Spencer Grady

Marco Biaso – Storia della Musica

Review Bricks in Swedish magazine Lira #4 2017







Jazznytt magazine, Norway:

On David Stackenäs’ album ‘Bricks’ and Bibrax:

It’s extra demanding to say something new and fresh with the world’s most popular instrument between hands, but Stockholmer David Stackenäs and Amsterdam-resident Raphael Vanoli have found inputs to do just that. To succeed, they have both developed alternative techniques, but it is first and foremost the vision of avoiding clichés and navigate towards something original that lies behind. During the last two decades, Stackenäs has been one of the foremost and most interesting performers of improvised acoustic guitar music.

He has freed himself from the dominant European directions on the string field, while keeping an open ear towards traditional forms. On the solo album The Guitar from 2000, you meet the Swedish guitarist’s basic ideas. On the new album Bricks you can hear how work, development and maturity are positive influences in the man’s music. The opening track “Plaza Hidalgo” makes me think avant while listening to the melody and being impressed with technical skills. Use of EBows and open tuning give the sound explorer space to move in. David Stackenäs shows extensive ability to hold many threads together. He gets the five songs to be pieces in a meaningful mosaic. The album documents why this guitarist should be mentioned as important.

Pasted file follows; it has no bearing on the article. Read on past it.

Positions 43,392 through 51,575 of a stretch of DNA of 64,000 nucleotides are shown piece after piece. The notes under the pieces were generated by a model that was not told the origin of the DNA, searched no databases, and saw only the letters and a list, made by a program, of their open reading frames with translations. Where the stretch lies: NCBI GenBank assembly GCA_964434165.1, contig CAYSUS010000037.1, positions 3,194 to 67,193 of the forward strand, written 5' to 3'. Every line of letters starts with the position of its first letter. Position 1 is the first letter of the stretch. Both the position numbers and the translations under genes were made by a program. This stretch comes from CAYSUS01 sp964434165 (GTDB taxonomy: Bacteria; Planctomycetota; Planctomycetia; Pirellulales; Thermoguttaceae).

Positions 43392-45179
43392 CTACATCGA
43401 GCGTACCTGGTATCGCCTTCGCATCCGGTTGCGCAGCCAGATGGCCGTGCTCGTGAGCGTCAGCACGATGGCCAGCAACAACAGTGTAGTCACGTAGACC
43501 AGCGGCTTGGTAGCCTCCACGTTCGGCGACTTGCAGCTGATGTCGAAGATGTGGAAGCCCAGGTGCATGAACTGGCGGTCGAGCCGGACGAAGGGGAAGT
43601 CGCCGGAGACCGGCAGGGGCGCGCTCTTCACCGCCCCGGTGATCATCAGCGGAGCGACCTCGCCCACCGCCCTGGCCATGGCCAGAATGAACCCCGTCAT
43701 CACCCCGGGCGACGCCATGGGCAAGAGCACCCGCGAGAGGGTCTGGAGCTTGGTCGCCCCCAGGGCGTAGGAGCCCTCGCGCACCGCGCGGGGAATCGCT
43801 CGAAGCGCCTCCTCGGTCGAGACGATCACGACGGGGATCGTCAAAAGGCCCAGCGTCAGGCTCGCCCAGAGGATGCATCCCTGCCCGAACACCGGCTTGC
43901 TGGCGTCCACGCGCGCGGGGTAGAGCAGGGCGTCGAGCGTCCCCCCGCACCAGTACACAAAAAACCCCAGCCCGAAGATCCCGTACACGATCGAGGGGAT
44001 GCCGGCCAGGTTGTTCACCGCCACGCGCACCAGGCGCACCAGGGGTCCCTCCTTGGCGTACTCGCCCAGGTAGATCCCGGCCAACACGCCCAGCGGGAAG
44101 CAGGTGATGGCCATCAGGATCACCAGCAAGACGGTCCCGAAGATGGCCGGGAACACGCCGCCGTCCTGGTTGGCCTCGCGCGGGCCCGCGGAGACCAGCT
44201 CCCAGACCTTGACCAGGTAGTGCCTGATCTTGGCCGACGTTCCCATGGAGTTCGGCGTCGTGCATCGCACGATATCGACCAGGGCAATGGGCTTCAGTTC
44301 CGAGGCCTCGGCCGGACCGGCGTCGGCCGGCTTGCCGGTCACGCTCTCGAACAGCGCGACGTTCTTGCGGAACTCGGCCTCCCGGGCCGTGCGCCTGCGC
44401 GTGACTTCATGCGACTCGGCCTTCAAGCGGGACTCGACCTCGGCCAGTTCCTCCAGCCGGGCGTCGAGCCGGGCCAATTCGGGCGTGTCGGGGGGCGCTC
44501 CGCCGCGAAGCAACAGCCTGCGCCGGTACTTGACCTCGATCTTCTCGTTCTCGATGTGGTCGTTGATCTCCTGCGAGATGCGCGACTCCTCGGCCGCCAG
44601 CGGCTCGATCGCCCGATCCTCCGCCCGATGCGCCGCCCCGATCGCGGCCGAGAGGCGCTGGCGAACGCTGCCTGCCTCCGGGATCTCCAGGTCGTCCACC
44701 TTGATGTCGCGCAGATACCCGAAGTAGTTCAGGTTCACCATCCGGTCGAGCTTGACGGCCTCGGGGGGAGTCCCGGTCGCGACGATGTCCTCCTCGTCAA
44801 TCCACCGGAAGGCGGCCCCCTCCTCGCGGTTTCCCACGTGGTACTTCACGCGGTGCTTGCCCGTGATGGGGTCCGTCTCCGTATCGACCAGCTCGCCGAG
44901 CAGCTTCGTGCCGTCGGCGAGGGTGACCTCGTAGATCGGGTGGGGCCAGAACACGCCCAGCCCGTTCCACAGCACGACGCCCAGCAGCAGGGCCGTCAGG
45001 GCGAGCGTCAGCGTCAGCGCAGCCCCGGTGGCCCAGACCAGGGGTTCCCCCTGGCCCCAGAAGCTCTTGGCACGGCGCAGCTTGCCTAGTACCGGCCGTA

Raphael Vanoli plays electric guitar, but by no means like it’s usually done. He blows on the strings and treats the guitar as if it were a flute. His instrument is prepared. The amplifier is turned up to maximum performance, and two booster pedals help to rearrange the guitar into a hypersensitive tool. We all know the pictures of Jimi Hendrix where he keeps the guitar up to the mouth, but when Vanoli does the same, the listening experience becomes quite different. Vanolis aesthetics has more in common with Oren Ambarchi and Loren Connors than “good old” Jimi. The music is pushing and moving slowly. I get the feeling that something can soon detonate. It sounds both dark and beautiful. The long and airy segments are interrupted by heavy slaps, and the strings vibrate with an ease that gives a particular resonance. The expressions are almost layered. At the bottom, a drone swells. At the top, metal rattles. In the middle layer, the composite stories are told which make the nine tracks worth seeking out. The melodious subtitles of Vanoli have something in common with the openness to traditional forms of Stackenäs.

       Both of these guitarists do necessary work. They move me as a listener, and revitalize each of their areas with good tone.

Arild R. Andersen